Mount Airy Friends of the Library volunteers are excited about the fall book sale, with a large variety of books donated and now available for purchase.
“This is the most we’ve ever had donated,” said friends of the library spokesperson Dawn Walker. “I’m really excited. You name it and we’ve got it. This sale gets bigger every year.”
According to Walker, the fundraising event will continue today at the library on Rockford Street until 8:30 p.m. and Friday from 8:30 a.m. until 5 p.m., and a half price sale is scheduled for Saturday from 10 a.m. until 1 p.m. Hard back volumes will be sold for one dollar each and paper backs will be 50 cents each. Movies on VHS and DVDs will also be offered for sale.
“We have tons of cookbooks,” added Walker. “We have books on art, young adult titles, children’s books and a whole lot more.” Walker explained the group began receiving donations literally after the last sale and also collects the volumes for the semi-annual fundraiser throughout the year.
Walker said the library processes many of the donations to enhance its basic inventory. Head Librarian Pat Gwyn explained the cookbook section of the library has especially benefited with families that donated a great quantity of books after selling and closing out several homes.
Gwyn said $3,000 was raised to help a variety of projects at the library by the last book sale. New tables were purchased after one fundraising cycle and that money also supported the summer reading program at the library as well as book signing events featuring authors. She said similar sales have been held for the library since the 1980s and the first $800 earned were used to buy the first computer at the facility.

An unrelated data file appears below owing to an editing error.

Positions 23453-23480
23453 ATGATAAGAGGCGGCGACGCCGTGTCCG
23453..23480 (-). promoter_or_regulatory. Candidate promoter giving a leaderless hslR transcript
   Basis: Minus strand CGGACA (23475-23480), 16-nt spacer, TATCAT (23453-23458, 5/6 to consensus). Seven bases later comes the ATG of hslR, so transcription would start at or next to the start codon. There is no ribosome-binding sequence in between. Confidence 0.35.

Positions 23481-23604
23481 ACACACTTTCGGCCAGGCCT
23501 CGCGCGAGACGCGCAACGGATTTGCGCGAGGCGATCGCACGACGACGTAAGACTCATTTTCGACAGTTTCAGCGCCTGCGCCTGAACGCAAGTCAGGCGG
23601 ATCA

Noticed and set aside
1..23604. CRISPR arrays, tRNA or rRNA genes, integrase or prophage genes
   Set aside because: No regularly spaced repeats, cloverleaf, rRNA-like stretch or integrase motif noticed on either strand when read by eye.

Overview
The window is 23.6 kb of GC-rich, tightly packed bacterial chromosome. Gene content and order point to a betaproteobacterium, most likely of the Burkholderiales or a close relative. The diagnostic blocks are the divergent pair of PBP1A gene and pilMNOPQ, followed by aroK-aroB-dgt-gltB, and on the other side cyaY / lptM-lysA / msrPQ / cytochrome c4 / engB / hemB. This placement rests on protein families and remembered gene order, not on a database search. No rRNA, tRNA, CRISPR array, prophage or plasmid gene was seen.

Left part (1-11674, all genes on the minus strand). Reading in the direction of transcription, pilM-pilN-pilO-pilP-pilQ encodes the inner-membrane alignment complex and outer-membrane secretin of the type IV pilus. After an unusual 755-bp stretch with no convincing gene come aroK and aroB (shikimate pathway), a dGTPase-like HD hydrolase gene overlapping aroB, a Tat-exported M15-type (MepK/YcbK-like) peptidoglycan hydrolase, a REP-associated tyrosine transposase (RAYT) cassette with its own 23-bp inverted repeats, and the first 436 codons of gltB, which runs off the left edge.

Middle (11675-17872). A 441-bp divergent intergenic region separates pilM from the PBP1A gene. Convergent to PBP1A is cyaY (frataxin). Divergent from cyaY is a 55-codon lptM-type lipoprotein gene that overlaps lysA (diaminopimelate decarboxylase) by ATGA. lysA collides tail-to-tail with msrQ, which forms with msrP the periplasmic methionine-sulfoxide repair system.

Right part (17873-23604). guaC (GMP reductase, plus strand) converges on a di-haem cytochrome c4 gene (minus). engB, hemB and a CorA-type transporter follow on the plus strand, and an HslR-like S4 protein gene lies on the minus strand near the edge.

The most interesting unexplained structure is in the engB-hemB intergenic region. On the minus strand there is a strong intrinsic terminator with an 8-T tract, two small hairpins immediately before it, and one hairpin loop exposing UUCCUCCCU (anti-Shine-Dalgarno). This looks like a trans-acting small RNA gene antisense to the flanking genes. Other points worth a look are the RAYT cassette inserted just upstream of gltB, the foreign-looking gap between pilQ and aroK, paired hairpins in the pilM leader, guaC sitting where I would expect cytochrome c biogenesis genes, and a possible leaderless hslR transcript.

“The idea is not only to supplement our programs but to get books into the hands of people who enjoy having books in their homes.”
Gwyn said the library continues to enjoy active support and patronage from the community. She said that the appearance of electronic books has not seemed to adversely impact the facility. She said traditional books continue to be the core of the library’s services. She cited the city’s voting win in the Lego Read Build and Play contest as evidence of enthusiasm for the library — the library won a grant by having the most votes of any library participating across the nation, with more than 100,000 votes.
Walker said electronic books seem to be used by readers more because of their portability and have not taken the place of books but are being used to supplement them during tough economic times. Gwyn speculated many readers are downsizing the amount of books in their homes.
Walker stressed the benefits of establishing the habit of reading early on with kids and said her children always seem to have a book in hand. Gwyn said the Friends of the Library hold a variety of fun raising events in addition to the two book sales yearly. She said there are about 150 members in the friends of the library group and they would love to have additional persons join.
“Our library depends on fundraisers like this,” concluded Gwyn. “Our budget doesn’t go as far as it used to because of the added costs of the technology we now use.”
Reach David Broyles at dbroyles@heartlandpublications or 719-1952.